Monday, October 26, 2009

Once It's On the Internet, It's There Forever

NPR has a story on how material on the Internet can come back to haunt individuals for many years long after it was published.

Back in library school ('98-01), I often met older librarians-in-training who were cantankerously skeptical of the Internet. Among their strongest critiques was that nothing on the Internet is permanent. With just a few keystrokes, it can disappear.

Oh, how wrong they were! Once there's something about you or by you on the Internet, it'll be there forever. The NPR story includes many personal narratives of individuals whose careers have been stopped or destroyed because of reputation-damaging information online. Example:

Take the case of Andrew Feldmar, a Canadian psychotherapist in his late sixties living in Vancouver. In 2006, on his way to pick up a friend from Seattle-Tacoma International Airport, he tried to cross the U.S./Canadian border as he had done over a hundred times before. This time, however, a border guard queried an Internet search engine for Feldmar. Out popped an article Feldmar had written for an interdisciplinary journal in 2001, in which he mentioned he had taken LSD in the 1960s. Feldmar was held for four hours, fingerprinted, and after signing a statement that he had taken drugs almost four decades ago, was barred from further entry into the United States.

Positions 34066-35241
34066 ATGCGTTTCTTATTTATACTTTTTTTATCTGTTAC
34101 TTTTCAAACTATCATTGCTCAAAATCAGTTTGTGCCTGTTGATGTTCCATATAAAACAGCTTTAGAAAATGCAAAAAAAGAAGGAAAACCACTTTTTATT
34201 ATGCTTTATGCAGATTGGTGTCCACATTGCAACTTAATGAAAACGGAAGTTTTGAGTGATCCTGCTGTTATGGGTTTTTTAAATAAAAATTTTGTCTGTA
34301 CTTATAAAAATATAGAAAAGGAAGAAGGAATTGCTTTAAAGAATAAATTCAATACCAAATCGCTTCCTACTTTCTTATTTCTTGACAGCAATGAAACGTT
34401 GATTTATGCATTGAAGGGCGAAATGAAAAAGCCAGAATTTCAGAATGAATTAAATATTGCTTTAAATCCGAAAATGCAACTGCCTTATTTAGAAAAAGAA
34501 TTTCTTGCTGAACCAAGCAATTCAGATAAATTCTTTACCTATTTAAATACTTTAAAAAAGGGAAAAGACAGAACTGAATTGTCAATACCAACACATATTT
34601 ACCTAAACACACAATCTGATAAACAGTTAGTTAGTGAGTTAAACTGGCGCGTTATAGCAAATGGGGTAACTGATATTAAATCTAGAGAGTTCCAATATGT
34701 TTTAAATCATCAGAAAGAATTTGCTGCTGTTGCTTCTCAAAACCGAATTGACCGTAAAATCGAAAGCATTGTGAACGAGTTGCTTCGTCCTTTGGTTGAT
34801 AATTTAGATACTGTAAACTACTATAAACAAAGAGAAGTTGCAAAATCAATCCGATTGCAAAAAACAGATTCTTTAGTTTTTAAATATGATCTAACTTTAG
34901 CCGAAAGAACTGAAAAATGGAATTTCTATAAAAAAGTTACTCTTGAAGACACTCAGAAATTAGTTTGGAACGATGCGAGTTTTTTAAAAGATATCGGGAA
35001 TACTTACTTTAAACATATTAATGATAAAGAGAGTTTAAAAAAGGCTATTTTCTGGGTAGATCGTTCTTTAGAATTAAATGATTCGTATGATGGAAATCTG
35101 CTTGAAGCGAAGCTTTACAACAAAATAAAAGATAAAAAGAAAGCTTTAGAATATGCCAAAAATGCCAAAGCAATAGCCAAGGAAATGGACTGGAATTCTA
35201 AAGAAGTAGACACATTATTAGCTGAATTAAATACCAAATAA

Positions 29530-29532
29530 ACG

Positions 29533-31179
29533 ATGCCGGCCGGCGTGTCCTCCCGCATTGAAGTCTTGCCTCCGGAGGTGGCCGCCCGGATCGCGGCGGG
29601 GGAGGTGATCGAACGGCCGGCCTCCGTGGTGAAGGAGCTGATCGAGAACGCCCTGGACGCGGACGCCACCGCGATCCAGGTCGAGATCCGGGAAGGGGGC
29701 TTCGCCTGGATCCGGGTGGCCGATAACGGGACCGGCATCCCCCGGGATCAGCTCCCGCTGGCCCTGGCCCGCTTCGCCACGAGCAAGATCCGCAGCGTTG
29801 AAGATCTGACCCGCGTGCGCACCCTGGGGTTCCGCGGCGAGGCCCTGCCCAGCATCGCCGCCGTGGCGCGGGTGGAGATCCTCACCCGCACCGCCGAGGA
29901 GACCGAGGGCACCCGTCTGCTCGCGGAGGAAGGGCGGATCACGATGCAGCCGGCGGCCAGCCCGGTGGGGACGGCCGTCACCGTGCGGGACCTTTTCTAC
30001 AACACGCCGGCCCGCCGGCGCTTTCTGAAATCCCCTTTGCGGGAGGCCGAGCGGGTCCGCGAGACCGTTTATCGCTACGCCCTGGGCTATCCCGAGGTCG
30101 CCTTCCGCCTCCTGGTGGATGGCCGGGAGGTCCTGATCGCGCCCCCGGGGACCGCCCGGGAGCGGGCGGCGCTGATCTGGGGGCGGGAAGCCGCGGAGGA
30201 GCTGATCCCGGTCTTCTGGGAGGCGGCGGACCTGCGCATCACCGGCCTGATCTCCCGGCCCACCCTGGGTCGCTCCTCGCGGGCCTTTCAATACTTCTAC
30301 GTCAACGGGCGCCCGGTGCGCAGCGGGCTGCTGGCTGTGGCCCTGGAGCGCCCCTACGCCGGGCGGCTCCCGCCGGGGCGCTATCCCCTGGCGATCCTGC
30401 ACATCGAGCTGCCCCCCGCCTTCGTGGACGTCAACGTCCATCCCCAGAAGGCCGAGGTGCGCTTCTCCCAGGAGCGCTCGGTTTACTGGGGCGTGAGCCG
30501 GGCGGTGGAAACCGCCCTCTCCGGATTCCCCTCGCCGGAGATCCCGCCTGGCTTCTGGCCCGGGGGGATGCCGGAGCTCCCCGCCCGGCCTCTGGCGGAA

Andrew Feldmar, an accomplished professional with no criminal record, knows he violated the law when he took LSD in the 1960s, but he maintains he has not taken drugs since 1974, more than thirty years before the border guard stopped him. For Feldmar, it was a time in his life that was long past, an offense that he thought had long been forgotten by society as irrelevant to the person he had become. But because of digital technology, society's ability to forget has become suspended, replaced by perfect memory.

More common examples include people posting compromising Facebook photos and losing jobs (or not getting hired) as consequences. You might delete a photo from your profile or a post from your blog, but in some form, it will usually be archived somewhere on the Internet.

I started blogging while I was on my way into ministry, so I developed an early, healthy paranoia and assumed that people would read me and deliberately try to misrepresent my writings [in retrospect, this should have been a warning sign]. I also decided to blog under a pseudonym, which helped shield me from parishioners digging for dirt.